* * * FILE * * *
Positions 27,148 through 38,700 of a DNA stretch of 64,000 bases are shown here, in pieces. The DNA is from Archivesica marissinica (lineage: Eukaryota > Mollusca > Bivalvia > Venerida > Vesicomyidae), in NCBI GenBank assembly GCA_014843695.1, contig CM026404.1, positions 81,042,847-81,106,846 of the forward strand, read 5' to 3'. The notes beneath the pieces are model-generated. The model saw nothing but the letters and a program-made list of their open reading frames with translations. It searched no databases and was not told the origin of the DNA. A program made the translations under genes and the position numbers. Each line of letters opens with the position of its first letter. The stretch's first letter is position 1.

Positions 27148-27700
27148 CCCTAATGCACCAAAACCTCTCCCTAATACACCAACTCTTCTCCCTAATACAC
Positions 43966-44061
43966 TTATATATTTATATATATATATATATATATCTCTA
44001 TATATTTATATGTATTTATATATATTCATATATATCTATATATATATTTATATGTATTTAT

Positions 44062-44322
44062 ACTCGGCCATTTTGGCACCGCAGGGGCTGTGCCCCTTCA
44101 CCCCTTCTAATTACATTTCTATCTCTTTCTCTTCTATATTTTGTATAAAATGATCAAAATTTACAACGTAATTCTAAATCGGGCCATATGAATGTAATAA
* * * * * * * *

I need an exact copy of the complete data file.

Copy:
Positions 27,148 through 38,700 of a DNA stretch of 64,000 bases are shown here, in pieces. The DNA is from Archivesica marissinica (lineage: Eukaryota > Mollusca > Bivalvia > Venerida > Vesicomyidae), in NCBI GenBank assembly GCA_014843695.1, contig CM026404.1, positions 81,042,847-81,106,846 of the forward strand, read 5' to 3'. The notes beneath the pieces are model-generated. The model saw nothing but the letters and a program-made list of their open reading frames with translations. It searched no databases and was not told the origin of the DNA. A program made the translations under genes and the position numbers. Each line of letters opens with the position of its first letter. The stretch's first letter is position 1.

Positions 27148-27700
27148 CCCTAATGCACCAAAACCTCTCCCTAATACACCAACTCTTCTCCCTAATACAC
Positions 43966-44061
43966 TTATATATTTATATATATATATATATATATCTCTA
44001 TATATTTATATGTATTTATATATATTCATATATATCTATATATATATTTATATGTATTTAT

Positions 44062-44322
44062 ACTCGGCCATTTTGGCACCGCAGGGGCTGTGCCCCTTCA
44101 CCCCTTCTAATTACATTTCTATCTCTTTCTCTTCTATATTTTGTATAAAATGATCAAAATTTACAACGTAATTCTAAATCGGGCCATATGAATGTAATAA